3 Sealing Tips That Will Make Your Well Last

If you don't have access to municipal water, drilling a private well is the only way to pipe potable water into your home.

Drilling a private well requires a lot of effort and skill. Professional drilling companies can provide you with the equipment and experience required to drill a successful well.

Don't make the mistake of thinking that once the drill hits water your well is complete. The new well must be sealed to ensure it will continue to provide fresh water well into the future.

Here are three sealing tips to keep in mind the next time you need to drill a private water well.

1. Make Sure the Borehole Is Big Enough

The diameter of the borehole can have a significant impact on the overall quality of a well seal. You want to have ample space between the borehole and the casing so that the sealant can fully line the exterior of the casing.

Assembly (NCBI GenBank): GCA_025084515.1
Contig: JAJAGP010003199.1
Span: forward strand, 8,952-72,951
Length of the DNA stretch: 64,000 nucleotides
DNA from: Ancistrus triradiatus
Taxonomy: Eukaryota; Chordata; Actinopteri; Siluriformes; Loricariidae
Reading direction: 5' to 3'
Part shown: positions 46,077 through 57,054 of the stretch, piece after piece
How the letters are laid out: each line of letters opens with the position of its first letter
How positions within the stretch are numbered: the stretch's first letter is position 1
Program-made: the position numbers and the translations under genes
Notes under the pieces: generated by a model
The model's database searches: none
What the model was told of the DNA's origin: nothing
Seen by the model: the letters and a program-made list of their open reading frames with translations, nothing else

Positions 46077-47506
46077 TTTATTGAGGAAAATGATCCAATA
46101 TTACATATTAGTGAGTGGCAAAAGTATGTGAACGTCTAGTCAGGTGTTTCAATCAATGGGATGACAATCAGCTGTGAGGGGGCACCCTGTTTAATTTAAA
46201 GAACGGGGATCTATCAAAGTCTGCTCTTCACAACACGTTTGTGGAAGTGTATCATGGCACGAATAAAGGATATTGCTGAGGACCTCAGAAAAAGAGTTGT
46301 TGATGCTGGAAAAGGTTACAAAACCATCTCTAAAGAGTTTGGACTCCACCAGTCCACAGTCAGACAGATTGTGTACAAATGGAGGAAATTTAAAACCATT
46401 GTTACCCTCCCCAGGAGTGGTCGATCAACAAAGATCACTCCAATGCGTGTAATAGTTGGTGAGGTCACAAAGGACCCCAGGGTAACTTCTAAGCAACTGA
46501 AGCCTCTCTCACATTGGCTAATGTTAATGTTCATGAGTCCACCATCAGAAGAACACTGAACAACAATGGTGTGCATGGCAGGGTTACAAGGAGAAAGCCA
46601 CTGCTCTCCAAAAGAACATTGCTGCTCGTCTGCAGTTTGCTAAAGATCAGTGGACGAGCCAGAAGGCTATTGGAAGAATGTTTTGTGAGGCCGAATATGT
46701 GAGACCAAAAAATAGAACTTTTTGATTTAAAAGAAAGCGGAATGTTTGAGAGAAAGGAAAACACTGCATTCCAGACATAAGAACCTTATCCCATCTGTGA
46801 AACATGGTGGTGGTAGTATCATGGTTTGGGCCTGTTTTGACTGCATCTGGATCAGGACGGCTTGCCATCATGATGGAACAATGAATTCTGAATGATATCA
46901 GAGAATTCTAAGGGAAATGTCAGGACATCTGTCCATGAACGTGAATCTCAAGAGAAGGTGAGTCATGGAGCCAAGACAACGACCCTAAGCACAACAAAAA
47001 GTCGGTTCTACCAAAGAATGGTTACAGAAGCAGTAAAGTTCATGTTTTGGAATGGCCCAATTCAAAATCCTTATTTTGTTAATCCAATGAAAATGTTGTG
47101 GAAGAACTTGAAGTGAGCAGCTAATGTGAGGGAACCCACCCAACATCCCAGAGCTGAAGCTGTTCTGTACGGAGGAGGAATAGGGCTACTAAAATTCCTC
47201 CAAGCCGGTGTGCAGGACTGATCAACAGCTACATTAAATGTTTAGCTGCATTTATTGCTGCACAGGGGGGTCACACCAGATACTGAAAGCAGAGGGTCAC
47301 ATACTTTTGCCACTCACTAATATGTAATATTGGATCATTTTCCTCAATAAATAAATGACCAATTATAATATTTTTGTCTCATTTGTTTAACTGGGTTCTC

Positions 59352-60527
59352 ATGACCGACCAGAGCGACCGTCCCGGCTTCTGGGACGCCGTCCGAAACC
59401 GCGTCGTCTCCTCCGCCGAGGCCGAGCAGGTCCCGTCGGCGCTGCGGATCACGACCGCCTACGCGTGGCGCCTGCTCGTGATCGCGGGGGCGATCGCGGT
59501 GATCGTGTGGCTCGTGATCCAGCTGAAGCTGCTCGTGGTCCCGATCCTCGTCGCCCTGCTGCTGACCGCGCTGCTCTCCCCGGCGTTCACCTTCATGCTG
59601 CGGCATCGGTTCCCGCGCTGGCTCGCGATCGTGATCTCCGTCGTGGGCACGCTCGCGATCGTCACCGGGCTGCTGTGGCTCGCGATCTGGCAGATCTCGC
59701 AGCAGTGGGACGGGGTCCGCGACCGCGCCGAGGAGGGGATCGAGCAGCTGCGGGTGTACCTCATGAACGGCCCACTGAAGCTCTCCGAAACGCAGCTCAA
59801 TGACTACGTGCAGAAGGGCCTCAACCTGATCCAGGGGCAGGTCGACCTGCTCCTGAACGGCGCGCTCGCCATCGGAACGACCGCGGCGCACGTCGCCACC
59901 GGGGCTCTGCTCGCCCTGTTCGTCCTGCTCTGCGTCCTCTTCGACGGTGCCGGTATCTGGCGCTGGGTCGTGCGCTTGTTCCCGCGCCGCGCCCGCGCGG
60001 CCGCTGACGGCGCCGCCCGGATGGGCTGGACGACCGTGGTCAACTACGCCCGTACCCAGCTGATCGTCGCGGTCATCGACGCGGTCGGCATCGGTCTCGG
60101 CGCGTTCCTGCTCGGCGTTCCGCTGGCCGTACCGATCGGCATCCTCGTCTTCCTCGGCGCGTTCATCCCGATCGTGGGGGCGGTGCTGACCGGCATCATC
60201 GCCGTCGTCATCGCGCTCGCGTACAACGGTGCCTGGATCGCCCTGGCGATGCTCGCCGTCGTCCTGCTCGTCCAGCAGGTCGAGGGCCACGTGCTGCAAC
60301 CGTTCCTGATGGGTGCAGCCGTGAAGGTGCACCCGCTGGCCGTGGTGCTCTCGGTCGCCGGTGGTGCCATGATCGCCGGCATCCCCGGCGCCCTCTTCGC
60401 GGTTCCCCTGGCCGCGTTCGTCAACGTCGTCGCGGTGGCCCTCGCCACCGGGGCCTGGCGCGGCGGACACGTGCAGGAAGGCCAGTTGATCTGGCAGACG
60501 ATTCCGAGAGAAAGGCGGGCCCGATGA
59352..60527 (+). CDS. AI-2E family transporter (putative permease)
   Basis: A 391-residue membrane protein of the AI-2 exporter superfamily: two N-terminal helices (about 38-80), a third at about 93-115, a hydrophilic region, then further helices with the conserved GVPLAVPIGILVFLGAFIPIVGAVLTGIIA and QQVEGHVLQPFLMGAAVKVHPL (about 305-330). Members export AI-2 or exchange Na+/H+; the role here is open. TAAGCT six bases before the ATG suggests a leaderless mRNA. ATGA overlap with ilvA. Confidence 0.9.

Any dirt or debris that gets into the casing will contaminate your well, so having a large borehole is critical to the overall safety and performance of your private well.

The minimum distance between the outer edge of the borehole and the casing should maximize the efficiency and safety of your well.

2. Use the Right Sealant

The type of sealant that you use to seal off your water well can have a direct impact on water quality over time. The best sealants to use are neat cement grout or bentonite clay grout.

Neat cement grout can offer structural stability to your well. This type of sealant is fairly easy to apply, and it cures quickly.

Bentonite clay grout is the more affordable option. This is due to the fact that bentonite clay grout swells as it cures. Less material will be needed to achieve a proper seal.

Coordinate with a water well drilling professional to determine which type of sealant works best with your soil type.

3. Extend Sealant Deep Enough

One common mistake that is made when sealing water wells is failing to extend the sealant material deep enough to provide adequate protection.

Since the primary goal of a well seal is to prevent contamination, it stands to reason that the seal needs to extend beyond the point where contaminants could infiltrate the well casing. This point is usually beyond the first impenetrable sediment layer.

If extending past this layer isn't an option, the sealant should be extended into the ground as far as possible.